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I'm working on code written by a previous developer and in a query it says,

WHERE p.name <=> NULL

What does <=> mean in this query? Is it something equal to =? Or is it a syntax error?

But it is not showing any errors or exceptions. I already know that <> = != in MySQL.

3
  • 22
    the spaceship operator – Moha the almighty camel Feb 25 '14 at 20:13
  • 4
    @Mhd.Tahawi, We need a google that allows us to google for operators directly. – Pacerier Feb 14 '15 at 16:22
  • 1
    @Pacerier - i found this, some 5ish years ago symbolhound.com (dunno if there's a better alternative) – Andrew Jun 11 '18 at 21:13
256

TL;DR

It's the NULL safe equal operator.

Like the regular = operator, two values are compared and the result is either 0 (not equal) or 1 (equal); in other words: 'a' <=> 'b' yields 0 and 'a' <=> 'a' yields 1.

Unlike the regular = operator, values of NULL don't have a special meaning and so it never yields NULL as a possible outcome; so: 'a' <=> NULL yields 0 and NULL <=> NULL yields 1.

Usefulness

This can come in useful when both operands may contain NULL and you need a consistent comparison result between two columns.

Another use-case is with prepared statements, for example:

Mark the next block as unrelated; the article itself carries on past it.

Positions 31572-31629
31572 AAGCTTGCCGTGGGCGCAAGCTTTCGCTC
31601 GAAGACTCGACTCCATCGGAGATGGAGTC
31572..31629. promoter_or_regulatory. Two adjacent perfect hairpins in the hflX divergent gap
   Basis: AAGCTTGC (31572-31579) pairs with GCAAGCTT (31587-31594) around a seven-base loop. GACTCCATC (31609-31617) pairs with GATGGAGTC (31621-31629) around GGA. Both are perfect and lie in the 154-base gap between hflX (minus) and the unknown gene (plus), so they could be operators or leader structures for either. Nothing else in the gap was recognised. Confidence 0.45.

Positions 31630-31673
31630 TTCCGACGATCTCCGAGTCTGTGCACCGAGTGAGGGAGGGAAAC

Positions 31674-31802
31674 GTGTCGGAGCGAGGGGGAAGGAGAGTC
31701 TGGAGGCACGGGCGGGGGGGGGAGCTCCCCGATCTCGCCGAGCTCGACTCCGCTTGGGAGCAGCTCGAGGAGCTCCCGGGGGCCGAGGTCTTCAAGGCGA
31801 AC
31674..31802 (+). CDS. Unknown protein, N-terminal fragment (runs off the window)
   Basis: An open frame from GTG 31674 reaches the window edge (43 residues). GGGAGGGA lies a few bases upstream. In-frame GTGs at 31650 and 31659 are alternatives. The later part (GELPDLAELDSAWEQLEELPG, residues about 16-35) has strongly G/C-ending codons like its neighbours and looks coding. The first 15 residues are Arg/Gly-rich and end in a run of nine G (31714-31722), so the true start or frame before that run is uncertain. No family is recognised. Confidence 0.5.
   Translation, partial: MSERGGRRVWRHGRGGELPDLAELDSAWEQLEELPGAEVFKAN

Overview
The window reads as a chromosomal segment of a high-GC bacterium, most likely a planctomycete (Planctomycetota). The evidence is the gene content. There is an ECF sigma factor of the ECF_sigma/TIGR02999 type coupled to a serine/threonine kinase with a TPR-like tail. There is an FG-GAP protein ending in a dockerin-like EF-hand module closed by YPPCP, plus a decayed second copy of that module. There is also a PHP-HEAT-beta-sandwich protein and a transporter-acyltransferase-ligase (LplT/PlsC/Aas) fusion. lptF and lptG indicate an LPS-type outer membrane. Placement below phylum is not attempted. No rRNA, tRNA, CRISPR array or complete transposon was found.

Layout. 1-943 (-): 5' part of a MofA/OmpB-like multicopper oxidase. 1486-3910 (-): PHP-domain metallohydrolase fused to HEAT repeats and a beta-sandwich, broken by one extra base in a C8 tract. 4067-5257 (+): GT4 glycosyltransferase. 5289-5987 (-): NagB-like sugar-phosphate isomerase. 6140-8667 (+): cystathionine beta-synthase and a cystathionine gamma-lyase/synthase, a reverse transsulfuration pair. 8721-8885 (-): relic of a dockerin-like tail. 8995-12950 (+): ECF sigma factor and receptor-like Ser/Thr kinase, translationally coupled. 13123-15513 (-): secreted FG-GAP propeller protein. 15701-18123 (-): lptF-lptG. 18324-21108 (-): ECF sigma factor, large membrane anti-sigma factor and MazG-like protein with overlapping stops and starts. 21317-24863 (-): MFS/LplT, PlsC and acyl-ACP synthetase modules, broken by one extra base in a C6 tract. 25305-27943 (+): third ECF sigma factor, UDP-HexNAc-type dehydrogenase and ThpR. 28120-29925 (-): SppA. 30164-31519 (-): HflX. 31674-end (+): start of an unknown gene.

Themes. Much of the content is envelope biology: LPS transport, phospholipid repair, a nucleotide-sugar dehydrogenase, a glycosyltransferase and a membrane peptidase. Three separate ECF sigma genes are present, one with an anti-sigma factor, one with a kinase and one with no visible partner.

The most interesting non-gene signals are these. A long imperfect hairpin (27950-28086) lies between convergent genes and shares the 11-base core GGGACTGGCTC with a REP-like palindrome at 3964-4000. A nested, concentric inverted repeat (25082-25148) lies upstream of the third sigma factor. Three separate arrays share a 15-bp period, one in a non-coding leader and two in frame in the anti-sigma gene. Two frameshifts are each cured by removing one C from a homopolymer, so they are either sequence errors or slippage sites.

... WHERE col_a <=> ? ...

Here, the placeholder can be either a scalar value or NULL without having to change anything about the query.

Related operators

Besides <=> there are also two other operators that can be used to compare against NULL, namely IS NULL and IS NOT NULL; they're part of the ANSI standard and therefore supported on other databases, unlike <=>, which is MySQL-specific.

You can think of them as specialisations of MySQL's <=>:

'a' IS NULL     ==> 'a' <=> NULL
'a' IS NOT NULL ==> NOT('a' <=> NULL)

Based on this, your particular query (fragment) can be converted to the more portable:

WHERE p.name IS NULL

Support

The SQL:2003 standard introduced a predicate for this, which works exactly like MySQL's <=> operator, in the following form:

IS [NOT] DISTINCT FROM 

The following is universally supported, but is relative complex:

CASE WHEN (a = b) or (a IS NULL AND b IS NULL)